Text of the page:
This report analyses the impact of external and internal influences on the business strategies of Marks and Spencer (M&S) between 1996 and 2002, and evaluates the factors affecting them.
The report basically identifies the main factors affecting the demand for M&S products by analyzing the weaknesses and threats faced by the company. It furthers the discussion by pointing out the changes, which the company tried to bring about in its marketing mix elements, branding strategy and value chain to enhance its market share and profitability.
The major finding is that M&S had successful business strategies and marketing plans. However, the company could not maintain these advantages continuously, and faced a slowdown during the period 1998-2001. The main factors that contributed to the slowdown were the insularity shown by the company, which made it less responsive to the changing market conditions.
What was to become Britain’s largest retailer began in Leeds in 1884 as a market stall. It was started by Michael Marks and later supported by Tom Spencer when they decided to set up permanent stores in UK.
Together, Marks and Spencer raised 600 pounds and set up a network of shops in the surrounding area that came to be called ‘Marks & Spencer’s Penny Bazaars’.
Until very recently M&S thrived by following a model that built upon Michael Marks and Tom Spencer’s original concept. Its staff viewed the company with pride and they and M&S’s suppliers all saw themselves as part of something very special – part of a collective.
It had built a reputation among customers for quality, dependability and classic, if functional, styling. It grew to over 70,000 employees, to be the most visible retailer in Britain’s high streets, to be the provider of 40% of all women’s underwear and 25% of men’s suits sold in the UK, and to be the first retailer in Britain to gross over ï¿½1billion in annual profits.
However, the past few years witnessed M&S fall on hard times in quite a spectacular fashion.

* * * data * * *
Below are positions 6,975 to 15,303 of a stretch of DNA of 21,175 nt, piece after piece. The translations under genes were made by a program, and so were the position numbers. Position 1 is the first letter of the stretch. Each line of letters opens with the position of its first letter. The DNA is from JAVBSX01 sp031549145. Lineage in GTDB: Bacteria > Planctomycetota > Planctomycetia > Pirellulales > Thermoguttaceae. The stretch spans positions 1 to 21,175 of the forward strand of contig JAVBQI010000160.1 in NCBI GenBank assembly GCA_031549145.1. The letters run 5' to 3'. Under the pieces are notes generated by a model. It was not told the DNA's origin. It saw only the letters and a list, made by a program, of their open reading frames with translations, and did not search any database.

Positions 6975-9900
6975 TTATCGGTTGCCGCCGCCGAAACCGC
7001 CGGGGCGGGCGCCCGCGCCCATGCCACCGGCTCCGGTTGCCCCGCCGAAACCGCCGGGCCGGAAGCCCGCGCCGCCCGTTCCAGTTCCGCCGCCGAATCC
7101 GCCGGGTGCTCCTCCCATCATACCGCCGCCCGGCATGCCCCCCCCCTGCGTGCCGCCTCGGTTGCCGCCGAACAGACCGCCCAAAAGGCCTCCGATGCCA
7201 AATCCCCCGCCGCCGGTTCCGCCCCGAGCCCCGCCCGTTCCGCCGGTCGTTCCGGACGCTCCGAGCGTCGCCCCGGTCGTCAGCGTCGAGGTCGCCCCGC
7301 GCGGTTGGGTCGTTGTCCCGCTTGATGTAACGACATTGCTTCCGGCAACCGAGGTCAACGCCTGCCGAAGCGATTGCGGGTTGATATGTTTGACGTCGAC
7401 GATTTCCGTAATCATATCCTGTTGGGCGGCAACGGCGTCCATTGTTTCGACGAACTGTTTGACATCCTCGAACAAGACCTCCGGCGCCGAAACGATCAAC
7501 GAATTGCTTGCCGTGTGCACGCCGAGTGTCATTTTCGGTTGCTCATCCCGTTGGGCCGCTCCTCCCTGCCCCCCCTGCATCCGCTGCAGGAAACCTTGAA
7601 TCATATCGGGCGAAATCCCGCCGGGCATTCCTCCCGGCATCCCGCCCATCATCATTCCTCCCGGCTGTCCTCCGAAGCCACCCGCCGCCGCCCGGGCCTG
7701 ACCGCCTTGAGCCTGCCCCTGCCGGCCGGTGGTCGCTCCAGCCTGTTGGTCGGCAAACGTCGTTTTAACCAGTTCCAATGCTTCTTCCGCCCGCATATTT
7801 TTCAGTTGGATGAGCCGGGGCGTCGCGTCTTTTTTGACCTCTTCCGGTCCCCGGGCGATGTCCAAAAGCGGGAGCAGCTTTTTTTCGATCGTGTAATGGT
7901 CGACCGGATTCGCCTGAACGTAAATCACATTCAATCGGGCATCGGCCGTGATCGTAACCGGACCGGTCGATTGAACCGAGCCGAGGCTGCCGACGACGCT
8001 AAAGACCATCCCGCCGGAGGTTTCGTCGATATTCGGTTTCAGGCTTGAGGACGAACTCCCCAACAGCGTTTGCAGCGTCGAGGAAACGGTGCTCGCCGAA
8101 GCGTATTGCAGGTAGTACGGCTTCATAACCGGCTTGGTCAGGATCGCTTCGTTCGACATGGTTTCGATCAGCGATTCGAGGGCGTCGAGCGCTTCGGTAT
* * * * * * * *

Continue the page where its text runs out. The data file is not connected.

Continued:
The report specifically identifies the reasons for this fall in its market share. It first points out the major factors affecting the demand for M&S products, followed by an analysis of the weaknesses of M&S that it had due to controllable factors affecting the demand for its products, and the threats that it faced with regards to the external or uncontrollable factors affecting demand.
The report then describes the changes that M&S tried bringing about in the elements of marketing mix, i.e. price, product, place & promotion, and the elements of value chain, i.e. inbound logistics, operations, outbound logistics, marketing & sales, and customer services. Also, how these changes steered the brand management strategy of M&S remains an integral part of the discussion in the report. Read about fashion marketing concept
The underlying concept that we have used as an explanation for the factors affecting M&S is the ‘Law of Demand’. It states that ‘quantity demanded of a good increases as its price falls, and decreases as its price rises, ceteris paribus’.
Let the demand function be: Q = a – bP
Where, Q – Quantity of the good in question
P – Price of the good in question
& a, b > 0
Differentiating the demand function w.r.t price, we get,
dQ/dP = -b < 0 ,
confirming the negative relationship between Price and Quantity demanded of a good.
The related concept that is used in the discussion of the report is of the Shifts in the demand curve, and the movements along the demand curve. In this regard, it should be noted that whenever the quantity demanded changes due to changes in the price of the good in question, there is movement along the demand curve. On the other hand, whenever demand increases (or decreases) due to changes in factors other than price of the good in question, there is a rightward (or leftward) shift in the demand curve. The major factors that contribute to shifts in the demand curve are:
* Change in consumer tastes & preferences
* Change in price of relative goods
* Change in income of the consumers
* Change in seasons or weather conditions.
* Change in tastes of the consumers
There was a general trend amongst the shoppers to dress up in a manner so as to look younger, and not vice-versa. But the clothing line of M&S failed to appeal to the customers in this regard. Hence, there was a decline in the demand for the kind of clothes sold at the M&S stores, which was a result of a leftward shift in its Demand Curve.